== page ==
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Writing your own custom SPNEGO filter

  • Created By: wpsadmin
  • Updated: June 5, 2015

When working with SPNEGO and WebSphere you may run into a case where the default filter options are not enough.  You can see more about the default filter here http://www-01.ibm.com/support/knowledgecenter/SSAW57_8.0.0/com.ibm.websphere.nd.doc/info/ae/ae/usec_kerb_SPNEGO_edit.html?lang=en.   The default options are as follows:

Condition Operator Example
Match exactly ==

Arguments are compared as equal.

host==host.my.company.com
Match partially (includes) %=

Arguments are compared with a partial match being valid.

user-agent%=IE 6
Match partially (includes one of many) ^=

Arguments are compared with a partial match being valid for one of many arguments specified.

request-url^=webApp1|webApp2|webApp3
Does not match !=

Arguments are compared as not equal.

request-url!=noSPNEGO
Greater than >

Arguments are compared lexogaphically as greater than.

remote-address>192.168.255.130
Less than <

Arguments are compared lexographically as less than.

remote-address<192.168.255.135

This will work for most cases but is not sufficient for more fine grained approach.  To create your own filter we will have to create our own java class, place it in the correct location and then configure it in WebSphere Application Server.

 

First step is that we have to create a class to use in place of the default HTTPHeaderFilter.  Since I was doing this for a WebSphere Portal product I did the following steps.

  1. Create a java project in RAD
  2. Add the Portal runtime library and JRE Library to the classpath
  3. Add the JAR com.ibm.ws.runtime.jar to the classpath

This got the project ready.  I then created a class and extended the default filtercom.ibm.ws.security.spnego.HTTPHeaderFilter.  That way I can avoid having to redo all of the code that would have been used to support the above filter values and still create my own filter criteria.  I overroad the following methods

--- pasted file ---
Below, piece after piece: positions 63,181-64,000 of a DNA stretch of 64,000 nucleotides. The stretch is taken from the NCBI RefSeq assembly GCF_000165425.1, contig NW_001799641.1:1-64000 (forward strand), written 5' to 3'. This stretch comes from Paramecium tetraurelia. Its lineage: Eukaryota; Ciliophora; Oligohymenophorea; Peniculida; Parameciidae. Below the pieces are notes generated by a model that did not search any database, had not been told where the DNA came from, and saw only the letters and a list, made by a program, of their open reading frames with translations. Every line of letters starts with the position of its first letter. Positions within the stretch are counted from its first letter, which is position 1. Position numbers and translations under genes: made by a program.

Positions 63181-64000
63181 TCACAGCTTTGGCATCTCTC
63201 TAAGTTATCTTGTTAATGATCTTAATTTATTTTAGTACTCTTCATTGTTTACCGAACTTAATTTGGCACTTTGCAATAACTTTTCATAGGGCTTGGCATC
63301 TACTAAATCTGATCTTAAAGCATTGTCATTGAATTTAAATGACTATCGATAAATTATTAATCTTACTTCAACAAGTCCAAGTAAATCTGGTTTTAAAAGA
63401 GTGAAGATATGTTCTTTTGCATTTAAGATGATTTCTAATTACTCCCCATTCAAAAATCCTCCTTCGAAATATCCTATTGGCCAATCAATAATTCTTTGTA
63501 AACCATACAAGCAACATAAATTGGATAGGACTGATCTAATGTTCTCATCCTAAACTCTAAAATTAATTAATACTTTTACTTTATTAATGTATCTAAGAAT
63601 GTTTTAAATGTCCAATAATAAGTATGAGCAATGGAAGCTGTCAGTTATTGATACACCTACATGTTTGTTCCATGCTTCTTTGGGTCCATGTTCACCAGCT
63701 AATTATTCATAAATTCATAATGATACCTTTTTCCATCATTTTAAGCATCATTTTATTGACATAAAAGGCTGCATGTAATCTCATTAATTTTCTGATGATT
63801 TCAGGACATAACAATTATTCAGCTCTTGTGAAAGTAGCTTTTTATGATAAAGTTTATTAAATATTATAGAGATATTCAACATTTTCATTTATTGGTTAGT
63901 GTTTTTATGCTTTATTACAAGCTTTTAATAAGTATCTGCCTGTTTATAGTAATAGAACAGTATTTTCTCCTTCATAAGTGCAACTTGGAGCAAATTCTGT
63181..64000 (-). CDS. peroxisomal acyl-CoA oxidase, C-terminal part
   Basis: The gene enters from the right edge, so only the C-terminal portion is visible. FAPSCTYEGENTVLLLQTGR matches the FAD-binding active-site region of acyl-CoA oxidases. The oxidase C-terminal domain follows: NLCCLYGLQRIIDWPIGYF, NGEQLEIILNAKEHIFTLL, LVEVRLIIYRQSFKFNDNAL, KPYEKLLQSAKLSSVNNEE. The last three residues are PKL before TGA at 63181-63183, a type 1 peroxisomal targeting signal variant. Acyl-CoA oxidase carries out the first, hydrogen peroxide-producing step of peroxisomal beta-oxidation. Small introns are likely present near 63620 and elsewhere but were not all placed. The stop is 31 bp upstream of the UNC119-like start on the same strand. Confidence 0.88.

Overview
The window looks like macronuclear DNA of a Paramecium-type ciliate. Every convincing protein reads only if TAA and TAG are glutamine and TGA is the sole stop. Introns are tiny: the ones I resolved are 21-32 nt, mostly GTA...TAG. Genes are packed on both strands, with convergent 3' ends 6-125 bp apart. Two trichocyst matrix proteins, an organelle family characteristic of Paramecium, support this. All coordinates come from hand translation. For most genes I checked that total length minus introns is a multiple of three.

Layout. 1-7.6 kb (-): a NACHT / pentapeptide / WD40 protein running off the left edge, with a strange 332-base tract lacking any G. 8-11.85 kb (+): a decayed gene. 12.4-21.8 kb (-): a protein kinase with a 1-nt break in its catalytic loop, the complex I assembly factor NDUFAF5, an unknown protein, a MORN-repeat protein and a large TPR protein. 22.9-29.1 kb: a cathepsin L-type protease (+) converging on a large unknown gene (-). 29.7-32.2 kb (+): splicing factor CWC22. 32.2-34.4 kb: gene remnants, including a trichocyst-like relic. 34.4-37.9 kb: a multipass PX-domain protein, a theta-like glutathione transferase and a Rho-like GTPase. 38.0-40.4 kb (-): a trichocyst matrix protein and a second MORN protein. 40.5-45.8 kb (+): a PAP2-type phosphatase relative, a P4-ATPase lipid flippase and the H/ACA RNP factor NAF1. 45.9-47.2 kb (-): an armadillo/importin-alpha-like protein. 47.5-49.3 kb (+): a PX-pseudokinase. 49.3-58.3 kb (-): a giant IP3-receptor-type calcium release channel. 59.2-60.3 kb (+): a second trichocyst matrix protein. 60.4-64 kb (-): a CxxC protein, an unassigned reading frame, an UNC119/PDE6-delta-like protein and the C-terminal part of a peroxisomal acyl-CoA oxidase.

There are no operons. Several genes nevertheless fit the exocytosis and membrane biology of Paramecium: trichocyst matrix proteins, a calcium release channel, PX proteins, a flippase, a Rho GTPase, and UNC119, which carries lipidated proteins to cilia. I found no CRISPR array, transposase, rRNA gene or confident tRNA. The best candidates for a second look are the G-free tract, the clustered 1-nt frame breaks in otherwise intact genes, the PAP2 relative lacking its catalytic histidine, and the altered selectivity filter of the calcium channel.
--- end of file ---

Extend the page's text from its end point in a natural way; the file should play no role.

But all accept for isAccepted simply added logging and called super.  This method public boolean isAccepted(HttpServletRequest request) {  is the one that does all the heavy lifting.

Once we have overridden that we can do what we need.  I first called super to see if one of the other filters caused it to kick out, and if not then I check against my items.  In my case I had to check for a subset of users who would not be part of the SPNEGO domain and reject them.  I was looking at the authorization header and if it was NTLM setting the isAccepted to false.  The way to tell it is NTLM is that it starts with TlRM.  Some other things to look for could be ip address, or browsers to reject.

 

Next you need to compile this to a jar.  Once you have the jar place it in install_path/AppServer/lib/ext .   You must do this on both the deployment manager as well as the nodes.  Once you have placed it there restart the deployment manager is it will verify the class is correct as you enter it.  To edit this in administrative console page, click Security > Global security. From Authentication, expand Web and SIP Security, and then click SPNEGO web authentication. Under SPNEGO Filters choose the filter to edit.  then in the Filter Class: setting set the full package and classname of your custom filter.

 

Synch all nodes and restart everything and you should now have a functional custom SPNEGO HTTPHeaderFilter.

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